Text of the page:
Minecraft Skeleton

Minecraft Skeleton figure.

Minecraft Skeleton drawn using the Symbol program written in Python.

Experimenting with the symbol drawing routine can give interesting results. I’m not a great artist, so hopefully this will give some inspiration. I found it easiest to put each of the lines in the list one after the other and then fill in with # symbols. They then need joining together again to create a proper Python list.

While I remember, it also seems easier to create the programs using nano running over SSH from another computer to save having to minimise Minecraft and switch over to IDLE. Just a thought.

 

from mcpi import minecraft
mc = minecraft.Minecraft.create()
mc.postToChat("Python is now in control!")

line = "  #####  "," ####### ","#########","#  ###  #","#########","#### ####","#########"," # # # # "," #######","  #####  ","   ###   ","#########","#   #   #","# ##### #","#   #   #","# ##### #","#   #   #","# ##### #","# #   # #","  #   #  ","  #   #  ","  #   #  "," ##   ## ","###   ###"

print line

startx,starty,startz = mc.player.getPos() #get the player's position

starty=starty+24 #lift the starty so that it's not written under your feet!

for row in line: # one row at a time from list_line (the result from figlet)
    starty=starty-1 # work down from the top
    column=0
    for letter in row: # work along each row - check each character. If it's a "#" then print a block else leave it as air
        column = column+1
        if letter =="#":
            mc.setBlock(startx-column,starty,startz,1)
        else:
            mc.setBlock(startx-column,starty,startz,0)

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Minecraft aircraft

 

Minecraft passenger plane.

Passenger plane generated by a Python Program

I was set the challenge of creating a Python program that automatically creates an aircraft at the player’s position. I used the symbol generating routine as a starting position for the fuselage and then added a few loops to create the wings and tail fin. I’d like to play with the textures and various block ids to see what can be achieved, but at the moment I feel that they’d make an interesting addition to many Minecraft scenes.

#Airplane program... IPRoulson 2015
from mcpi import minecraft
mc = minecraft.Minecraft.create()
mc.postToChat("Python is now in control!")

fuselage_mtl = 42
wing_mtl = 57
fin_mtl = 57
tailfin_mtl = 49
seat_mtl=41

startx,starty,startz = mc.player.getPos() #get the player's position

#start in the same place each time:
#startx=0
#starty=2
#startz=0

#create fuselage from pattern
line = "  ###  "," #   # ","#     #","#     #","#     #"," ##### ","  ###  "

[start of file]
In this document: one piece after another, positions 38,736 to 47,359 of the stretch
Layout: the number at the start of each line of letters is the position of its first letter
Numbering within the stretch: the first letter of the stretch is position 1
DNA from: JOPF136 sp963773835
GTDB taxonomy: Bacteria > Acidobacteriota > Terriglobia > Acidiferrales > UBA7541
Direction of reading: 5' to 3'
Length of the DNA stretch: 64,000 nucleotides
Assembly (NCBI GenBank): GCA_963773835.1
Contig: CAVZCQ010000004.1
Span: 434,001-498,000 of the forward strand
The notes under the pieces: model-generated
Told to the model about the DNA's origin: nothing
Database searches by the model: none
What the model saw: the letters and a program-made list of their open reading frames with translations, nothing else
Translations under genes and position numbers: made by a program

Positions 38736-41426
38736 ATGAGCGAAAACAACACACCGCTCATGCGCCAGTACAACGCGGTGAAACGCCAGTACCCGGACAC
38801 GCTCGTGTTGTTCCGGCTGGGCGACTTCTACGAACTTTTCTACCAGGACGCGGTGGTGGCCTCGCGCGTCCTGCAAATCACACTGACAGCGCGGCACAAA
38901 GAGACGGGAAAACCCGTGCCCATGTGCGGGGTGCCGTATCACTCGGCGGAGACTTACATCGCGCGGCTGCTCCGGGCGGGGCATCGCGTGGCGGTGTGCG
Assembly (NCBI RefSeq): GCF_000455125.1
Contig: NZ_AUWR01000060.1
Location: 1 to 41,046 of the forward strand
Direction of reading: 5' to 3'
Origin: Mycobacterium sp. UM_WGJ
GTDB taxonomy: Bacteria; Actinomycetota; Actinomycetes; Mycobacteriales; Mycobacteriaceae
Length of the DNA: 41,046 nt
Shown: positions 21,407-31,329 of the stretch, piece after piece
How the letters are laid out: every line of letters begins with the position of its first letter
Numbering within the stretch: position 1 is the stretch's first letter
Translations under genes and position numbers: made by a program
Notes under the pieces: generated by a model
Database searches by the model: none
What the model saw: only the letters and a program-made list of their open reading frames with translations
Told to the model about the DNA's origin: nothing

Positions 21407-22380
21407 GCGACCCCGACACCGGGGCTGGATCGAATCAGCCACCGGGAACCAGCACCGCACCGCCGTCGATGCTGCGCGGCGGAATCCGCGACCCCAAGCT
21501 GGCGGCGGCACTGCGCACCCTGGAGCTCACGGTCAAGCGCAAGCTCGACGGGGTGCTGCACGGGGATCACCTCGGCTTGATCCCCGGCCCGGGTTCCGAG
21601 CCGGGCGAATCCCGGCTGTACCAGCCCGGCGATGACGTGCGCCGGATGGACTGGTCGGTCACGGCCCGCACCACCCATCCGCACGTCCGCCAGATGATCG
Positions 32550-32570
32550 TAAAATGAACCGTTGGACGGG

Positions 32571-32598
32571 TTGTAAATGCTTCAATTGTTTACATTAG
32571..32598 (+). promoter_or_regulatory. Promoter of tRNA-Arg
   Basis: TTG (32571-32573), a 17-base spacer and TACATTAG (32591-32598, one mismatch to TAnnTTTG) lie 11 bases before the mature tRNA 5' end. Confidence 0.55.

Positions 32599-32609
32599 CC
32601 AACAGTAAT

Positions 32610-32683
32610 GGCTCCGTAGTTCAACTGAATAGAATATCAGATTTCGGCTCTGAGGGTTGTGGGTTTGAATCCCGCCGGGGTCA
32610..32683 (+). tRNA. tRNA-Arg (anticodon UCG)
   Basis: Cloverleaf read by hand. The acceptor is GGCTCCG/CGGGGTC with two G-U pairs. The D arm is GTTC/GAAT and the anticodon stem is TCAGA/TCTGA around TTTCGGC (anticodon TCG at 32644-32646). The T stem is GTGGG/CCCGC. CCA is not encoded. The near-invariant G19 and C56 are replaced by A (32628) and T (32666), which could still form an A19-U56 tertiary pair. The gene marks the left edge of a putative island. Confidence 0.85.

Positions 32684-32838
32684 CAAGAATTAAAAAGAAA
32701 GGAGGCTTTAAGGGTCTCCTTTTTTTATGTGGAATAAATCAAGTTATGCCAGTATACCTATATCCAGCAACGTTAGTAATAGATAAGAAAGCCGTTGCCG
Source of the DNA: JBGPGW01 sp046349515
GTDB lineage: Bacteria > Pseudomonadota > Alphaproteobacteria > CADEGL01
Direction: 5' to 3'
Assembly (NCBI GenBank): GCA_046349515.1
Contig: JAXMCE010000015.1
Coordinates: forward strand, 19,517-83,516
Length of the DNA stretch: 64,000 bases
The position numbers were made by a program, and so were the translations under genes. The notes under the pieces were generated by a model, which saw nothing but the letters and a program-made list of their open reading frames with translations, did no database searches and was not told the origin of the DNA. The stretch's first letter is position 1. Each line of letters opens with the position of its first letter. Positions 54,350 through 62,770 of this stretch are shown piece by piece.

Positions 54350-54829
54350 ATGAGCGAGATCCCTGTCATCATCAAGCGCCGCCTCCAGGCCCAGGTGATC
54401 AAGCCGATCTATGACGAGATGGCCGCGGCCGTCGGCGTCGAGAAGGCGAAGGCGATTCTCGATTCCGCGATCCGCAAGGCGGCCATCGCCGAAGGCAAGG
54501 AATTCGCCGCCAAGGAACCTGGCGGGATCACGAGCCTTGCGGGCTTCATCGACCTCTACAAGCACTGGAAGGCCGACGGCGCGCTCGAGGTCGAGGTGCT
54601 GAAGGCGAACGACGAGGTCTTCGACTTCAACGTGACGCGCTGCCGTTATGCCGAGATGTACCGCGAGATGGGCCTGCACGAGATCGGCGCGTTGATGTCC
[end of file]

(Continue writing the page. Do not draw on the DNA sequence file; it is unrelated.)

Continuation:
for fuselage in range(1,45):
    yplot=starty+10 #lift the starty so that it's not written under your feet!  
    
    for row in line: # one row at a time from list line
        yplot=yplot-1 # work down from the top
        column=0
        for letter in row: # work along each row - check each character. If it's a "#" then print a block else leave it as air
            column = column+1
            if letter =="#":
                mc.setBlock(startx-column,yplot,startz+fuselage,fuselage_mtl)
            else:
                mc.setBlock(startx-column,yplot,startz+fuselage,0)

#create nose cone
xoffset=4

#MAIN SOLID
mc.setBlocks(startx-(xoffset+2),(starty+5),(startz),(startx-xoffset)+2,starty+6,(startz-6),fuselage_mtl)
mc.setBlocks(startx-(xoffset+1),(starty+5),(startz-6),(startx-xoffset)+1,starty+6,(startz-7),fuselage_mtl)

#clear cockpit area
mc.setBlocks(startx-(xoffset+1),(starty+5),(startz),(startx-xoffset)+1,starty+6,(startz-4),0)

#floor cockpit
mc.setBlocks(startx-(xoffset+1),(starty+4),(startz),(startx-xoffset)+1,starty+4,(startz-4),fuselage_mtl)

#MAIN WINDOW BLOCK
mc.setBlocks(startx-(xoffset+1),(starty+7),(startz),(startx-xoffset)+1,starty+8,(startz-4),20)
#FRONT TAPER OF WINDOW
mc.setBlocks(startx-(xoffset+1),(starty+7),(startz-5),(startx-xoffset)+1,starty+7,(startz-5),20)    
#clear cockpit glass
mc.setBlocks(startx-xoffset,starty+7,startz,startx-xoffset,starty+7,startz-4,0)

#punch out windows
for window in range(5,42,3):
    xoffset=4
    mc.setBlock(startx-(xoffset+3),starty+6,startz+window,20)
    mc.setBlock((startx-xoffset)+3,starty+6,startz+window,20)

#fit the seats
for window in range(6,45,3):
    xoffset=4
    mc.setBlock(startx-(xoffset+2),starty+5,startz+window,seat_mtl)